Archive for the ‘Uncategorized’ Category

Why an MBA in CSR Helps Employability

This post is a response to Does an MBA in CSR Hurt Your Employability? written by Catherine C. Chong on the Vault CSR blog.

An article has been making the rounds recently asking the question, “Does an MBA in Corporate Social Responsibility (CSR) Hurt your employability?”.  And in my opinion the answer is no. Actually, an MBA in CSR is more likely to land you a job if anything.

The author makes three inferences:

1. Judging from the title of the article  she’s pretty scared that CSR educations lower your chances for a job after graduation (even though I didn’t see any hard evidence for this.)

2. There is general ignorance around the topic of corporate social responsibility, and that there is a perception that people concerned with CSR “have no numerical skills or business acumen.”

3. One might not have the proper background to succeed in a CSR career, or might do better in other careers.

Let’s get down to business.

You can always try cashing in on a book deal (nathanschock)

First, there is huge demand for people with CSR and Sustainability educations, and it’s only getting stronger.

At a recent International Business Leaders Forum Barend van Bergen of KPMG predicted that sustainability is headed in a positive direction:

“There will be more regulation kicking in; emerging markets will become more active in sustainability and the capital markets and the financial sector will become more active in coming years.”

And when asked about job opportunities, he stayed optimistic:

“Yes, I do think [the demand is going to grow] so. At KPMG, we are looking for these professionals. The financial sector is huge, the corporate sector as a whole, and consulting will all see a strong demand for CSR professionals.”

One only needs to look at the plethora of CSR and Sustainability job listing sites to see that job opportunities are on the rise. Which leads me to point #2.

There are plenty of businesses who realize the value of a CSR education, and they expect strong business and financial skills from their employees, regardless of whether applicants have a traditional MBA or and MBA in CSR or Sustainability.

Go ahead and check out some of the listings on the job listing sites.  What do you see? Beyond the niche jobs you might expect for CSR and sustainability, there are positions open for communications coordinators, director of business development, CEOs, VPs of finance and administration, and beyond. You need to have pretty strong business and financial know-how for many of these positions.

These businesses understand the added value that a focus in CSR will bring. As long as the core education of your MBA is solid, a focus on CSR can only add to your education, not subtract from it. Sure, some people and businesses will not recognize the value of CSR, but those who do will value it and seek it out. You just need to start looking for those companies. Besides, would you really want to work for a company that doesn’t respect something you’re passionate for?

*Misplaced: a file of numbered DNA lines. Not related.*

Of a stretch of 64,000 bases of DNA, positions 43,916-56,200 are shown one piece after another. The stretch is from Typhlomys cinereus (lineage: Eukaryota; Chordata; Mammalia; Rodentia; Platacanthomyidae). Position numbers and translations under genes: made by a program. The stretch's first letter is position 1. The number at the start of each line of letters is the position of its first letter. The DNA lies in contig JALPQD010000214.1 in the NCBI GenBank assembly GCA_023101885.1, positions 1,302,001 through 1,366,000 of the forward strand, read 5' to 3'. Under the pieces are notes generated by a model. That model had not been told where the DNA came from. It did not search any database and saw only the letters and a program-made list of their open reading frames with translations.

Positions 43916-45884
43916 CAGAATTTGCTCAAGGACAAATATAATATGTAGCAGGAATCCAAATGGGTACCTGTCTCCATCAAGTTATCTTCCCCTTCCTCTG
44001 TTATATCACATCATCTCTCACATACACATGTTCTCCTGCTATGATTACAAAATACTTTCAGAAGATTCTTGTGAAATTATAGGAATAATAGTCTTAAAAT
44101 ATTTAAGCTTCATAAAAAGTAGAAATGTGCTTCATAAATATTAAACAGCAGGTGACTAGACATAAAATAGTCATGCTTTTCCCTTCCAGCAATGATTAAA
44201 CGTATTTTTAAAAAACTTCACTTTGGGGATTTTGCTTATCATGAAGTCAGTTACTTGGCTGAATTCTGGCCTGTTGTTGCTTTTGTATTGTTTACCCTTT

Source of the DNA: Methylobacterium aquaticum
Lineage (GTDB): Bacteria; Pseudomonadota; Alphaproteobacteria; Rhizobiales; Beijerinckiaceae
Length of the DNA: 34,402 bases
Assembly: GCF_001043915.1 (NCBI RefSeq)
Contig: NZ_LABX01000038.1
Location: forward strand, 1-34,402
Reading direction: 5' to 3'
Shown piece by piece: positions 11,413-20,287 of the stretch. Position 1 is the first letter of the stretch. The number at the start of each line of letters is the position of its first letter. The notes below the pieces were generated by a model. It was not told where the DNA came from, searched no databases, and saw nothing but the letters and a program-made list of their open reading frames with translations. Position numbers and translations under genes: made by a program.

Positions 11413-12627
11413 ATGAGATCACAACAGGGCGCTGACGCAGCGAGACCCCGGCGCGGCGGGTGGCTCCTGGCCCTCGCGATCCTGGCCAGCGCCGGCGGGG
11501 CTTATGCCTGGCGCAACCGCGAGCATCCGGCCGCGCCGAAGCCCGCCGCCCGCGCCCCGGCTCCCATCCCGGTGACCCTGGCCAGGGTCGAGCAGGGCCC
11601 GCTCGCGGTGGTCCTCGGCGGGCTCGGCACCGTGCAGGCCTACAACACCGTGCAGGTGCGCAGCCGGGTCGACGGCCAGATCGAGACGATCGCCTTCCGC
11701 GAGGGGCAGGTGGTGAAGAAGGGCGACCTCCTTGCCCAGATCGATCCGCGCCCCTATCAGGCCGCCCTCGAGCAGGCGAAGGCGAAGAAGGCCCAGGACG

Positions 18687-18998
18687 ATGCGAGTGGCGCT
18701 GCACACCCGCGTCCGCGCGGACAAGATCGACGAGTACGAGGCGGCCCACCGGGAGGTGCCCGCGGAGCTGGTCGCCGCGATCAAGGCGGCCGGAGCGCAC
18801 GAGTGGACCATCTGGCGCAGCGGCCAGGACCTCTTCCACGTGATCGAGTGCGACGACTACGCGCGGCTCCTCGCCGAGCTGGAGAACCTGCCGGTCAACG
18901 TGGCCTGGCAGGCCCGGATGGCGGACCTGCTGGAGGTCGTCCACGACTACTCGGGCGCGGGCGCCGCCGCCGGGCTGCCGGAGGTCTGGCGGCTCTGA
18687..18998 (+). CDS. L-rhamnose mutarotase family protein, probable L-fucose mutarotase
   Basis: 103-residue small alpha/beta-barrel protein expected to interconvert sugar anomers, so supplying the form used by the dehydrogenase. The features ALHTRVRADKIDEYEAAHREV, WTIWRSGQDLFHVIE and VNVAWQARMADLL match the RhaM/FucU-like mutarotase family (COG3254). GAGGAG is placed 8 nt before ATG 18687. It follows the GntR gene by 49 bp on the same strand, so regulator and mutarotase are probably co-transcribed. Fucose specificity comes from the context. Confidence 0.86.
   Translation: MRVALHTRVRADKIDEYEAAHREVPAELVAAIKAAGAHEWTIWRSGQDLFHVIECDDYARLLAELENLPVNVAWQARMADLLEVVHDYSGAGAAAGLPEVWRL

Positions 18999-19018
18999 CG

Finally, one’s passion for CSR will always outshine any lack of experience you might have in a CSR career.

With respect to the academic who gave advice to the author, he’s kind of bad at his job. He advised that she didn’t have the proper background to succeed in CSR, and she would have better career opportunities elsewhere. Of course she might have better opportunities elsewhere, but would she be happy in those career paths? And what would a proper “background” look like to have a successful career in CSR? As long as you are passionate about your job neither of those points really matter. In my opinion, being happy in your career is infinitely more important than the ease in which to find a job.

Don’t let fear and the ignorance of others get in the way of doing what you love.

Alex Salkin grew up in Seattle with a background in social media and wildland firefighting. He is currently pursuing his MBA in Sustainable Business from the Bainbridge Graduate Institute. He enjoys telling it like it is and pushing the boundaries of sustainability. He may be contacted on twitter @EcoErudition.



The Leeds Net Impact Case Competition Opportunity

This is a follow up to my last post, found here. Check it out for the full picture.

A few weeks ago I wrote a post called “The Leeds Net Impact Case Competition Travesty”. It included my thoughts and opinions about the results of a business case competition, with a few takeaways listed and a healthy dollop of strong language. That post broke my previous record number of hits for three days straight, getting much more attention than I thought it would.

This resulted in many positive reactions (mainly from people at my business school) and, unsurprisingly, many negative reactions as well. I was naively unprepared for the latter, assuming that only friends and acquaintances would see my blog, and was stopped short when a classmate was contacted by a Leeds student and competition volunteer. He had been a major part of the competition, and was clearly upset by what I had written.  This resulted in a phone meeting scheduled between myself, a BGI classmate named Greg who had competed in the finals, and three Leeds students/volunteers in charge of next year’s competition.